Moses of Coucy (thirteenth century) writes: "I have been preaching before those exiled to Spain and to other Gentile countries, that, just because our exile is so prolonged, it behooves Israel to separate from worldly vanities and to cleave to the seal of the Holy One, which is Truth, and not to lie, either to Jew or Gentile, nor to deceive them in the least thing; to consecrate themselves above others, as 'the remnant of Israel shall not do iniquity nor speak lies.' . . . Behold, the visitation of the Flood for the violence done to the wicked Gentiles!" ("Semag," § 74).
Opinions of Jewish Scholars.
About the same period R. Judah of Ratisbon, compiler of the "Sefer Ḥasidim," quotes: "It is forbidden to deceive any person, even a Gentile. Those who purposely misconstrue the greeting to a Gentile are sinners. There can be no greater deception than this" ("Sefer Ḥasidim," § 51, Frankfort-on-the-Main, 1817). "If either a Jew or Gentile should request a loan, he should get a frank answer. Do not say, 'I have no money,' when the reason is the fear to trust" (ib. § 426). "One shall not act in bad faith even to Gentiles. Such acts often bring down a person from his rank; and there is no luck in his undertaking. If perchance he succeeds, punishment is visited on his children" (ib. § 1074).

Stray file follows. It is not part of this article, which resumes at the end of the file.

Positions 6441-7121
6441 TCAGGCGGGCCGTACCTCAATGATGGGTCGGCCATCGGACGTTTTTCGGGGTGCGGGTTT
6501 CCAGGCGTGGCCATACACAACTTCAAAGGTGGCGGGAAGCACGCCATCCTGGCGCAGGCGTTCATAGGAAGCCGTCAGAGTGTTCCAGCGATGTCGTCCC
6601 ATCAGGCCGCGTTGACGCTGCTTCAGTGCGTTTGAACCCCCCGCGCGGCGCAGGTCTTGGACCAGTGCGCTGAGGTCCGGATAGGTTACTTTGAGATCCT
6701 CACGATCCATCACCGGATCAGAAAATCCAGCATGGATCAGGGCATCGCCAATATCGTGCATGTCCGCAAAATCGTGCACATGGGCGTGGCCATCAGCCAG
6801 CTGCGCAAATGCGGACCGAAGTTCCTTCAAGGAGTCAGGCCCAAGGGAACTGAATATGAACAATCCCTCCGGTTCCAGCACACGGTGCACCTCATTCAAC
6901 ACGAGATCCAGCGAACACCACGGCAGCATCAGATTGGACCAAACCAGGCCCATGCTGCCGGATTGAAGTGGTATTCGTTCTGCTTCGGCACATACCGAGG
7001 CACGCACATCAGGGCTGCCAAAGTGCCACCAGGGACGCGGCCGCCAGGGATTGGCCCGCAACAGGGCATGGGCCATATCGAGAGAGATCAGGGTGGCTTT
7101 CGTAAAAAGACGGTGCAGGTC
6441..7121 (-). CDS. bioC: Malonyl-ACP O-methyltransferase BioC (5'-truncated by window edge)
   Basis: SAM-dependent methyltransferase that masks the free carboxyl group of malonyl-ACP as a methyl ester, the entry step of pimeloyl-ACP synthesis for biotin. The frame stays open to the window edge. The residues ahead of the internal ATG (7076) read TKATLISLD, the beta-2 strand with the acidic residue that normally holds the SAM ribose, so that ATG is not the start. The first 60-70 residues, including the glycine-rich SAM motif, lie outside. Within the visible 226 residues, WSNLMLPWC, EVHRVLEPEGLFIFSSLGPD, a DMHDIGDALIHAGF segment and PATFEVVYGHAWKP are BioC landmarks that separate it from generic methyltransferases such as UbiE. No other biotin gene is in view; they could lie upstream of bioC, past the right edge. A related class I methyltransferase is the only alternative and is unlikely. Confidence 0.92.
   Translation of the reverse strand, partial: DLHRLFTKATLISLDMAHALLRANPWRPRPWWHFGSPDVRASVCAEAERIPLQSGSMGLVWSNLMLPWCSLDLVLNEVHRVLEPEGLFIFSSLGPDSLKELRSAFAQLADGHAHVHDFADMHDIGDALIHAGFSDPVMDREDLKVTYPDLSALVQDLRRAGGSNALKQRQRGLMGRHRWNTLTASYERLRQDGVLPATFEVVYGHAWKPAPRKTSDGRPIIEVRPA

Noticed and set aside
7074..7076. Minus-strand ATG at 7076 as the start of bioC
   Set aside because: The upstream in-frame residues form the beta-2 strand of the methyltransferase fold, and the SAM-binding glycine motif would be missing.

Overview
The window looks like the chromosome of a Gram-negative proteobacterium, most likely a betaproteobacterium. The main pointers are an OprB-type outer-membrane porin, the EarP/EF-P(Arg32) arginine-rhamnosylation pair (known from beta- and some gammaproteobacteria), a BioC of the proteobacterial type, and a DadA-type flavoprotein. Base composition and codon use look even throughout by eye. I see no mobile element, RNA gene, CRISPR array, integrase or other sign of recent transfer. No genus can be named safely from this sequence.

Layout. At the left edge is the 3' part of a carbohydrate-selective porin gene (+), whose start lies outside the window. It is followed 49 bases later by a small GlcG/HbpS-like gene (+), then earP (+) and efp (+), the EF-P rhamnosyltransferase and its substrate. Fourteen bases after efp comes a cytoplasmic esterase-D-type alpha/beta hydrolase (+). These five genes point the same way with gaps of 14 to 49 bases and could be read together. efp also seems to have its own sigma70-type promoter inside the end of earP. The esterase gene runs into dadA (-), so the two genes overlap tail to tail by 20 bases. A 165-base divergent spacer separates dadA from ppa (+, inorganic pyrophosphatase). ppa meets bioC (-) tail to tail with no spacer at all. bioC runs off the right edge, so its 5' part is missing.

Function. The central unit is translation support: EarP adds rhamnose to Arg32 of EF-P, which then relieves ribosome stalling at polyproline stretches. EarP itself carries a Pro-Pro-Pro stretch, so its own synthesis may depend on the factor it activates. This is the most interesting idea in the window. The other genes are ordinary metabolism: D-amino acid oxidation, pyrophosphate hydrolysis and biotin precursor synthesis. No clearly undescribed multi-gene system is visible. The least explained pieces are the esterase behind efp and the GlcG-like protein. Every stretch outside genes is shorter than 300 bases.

In the fifteenth century R. Isaac b. Sheshet, who lived in North Africa, in response to an inquiry regarding the status of a non-Jew, quotes authorities to prove that the Gentiles nowadays are not ultraidolaters, and consequently are not subject to the Talmudic restrictions mentioned above. He further says: "We must not presume that such restrictions were fixed rabbinical ordinances, not to be changed. On the contrary, they were made originally to meet only the conditions of the generations, places, and times" (Responsa, No. 119).
Caro (sixteenth century), the author of the Shulḥan 'Aruk, decides that "the modern Gentiles are not reckoned as heathen with reference to the restoration of lost articles and other matters" (Bet Joseph to Ṭur Ḥoshen Mishpaṭ, § 266; see also Ṭur Yoreh De'ah, § 148, ed. Venice, 1551).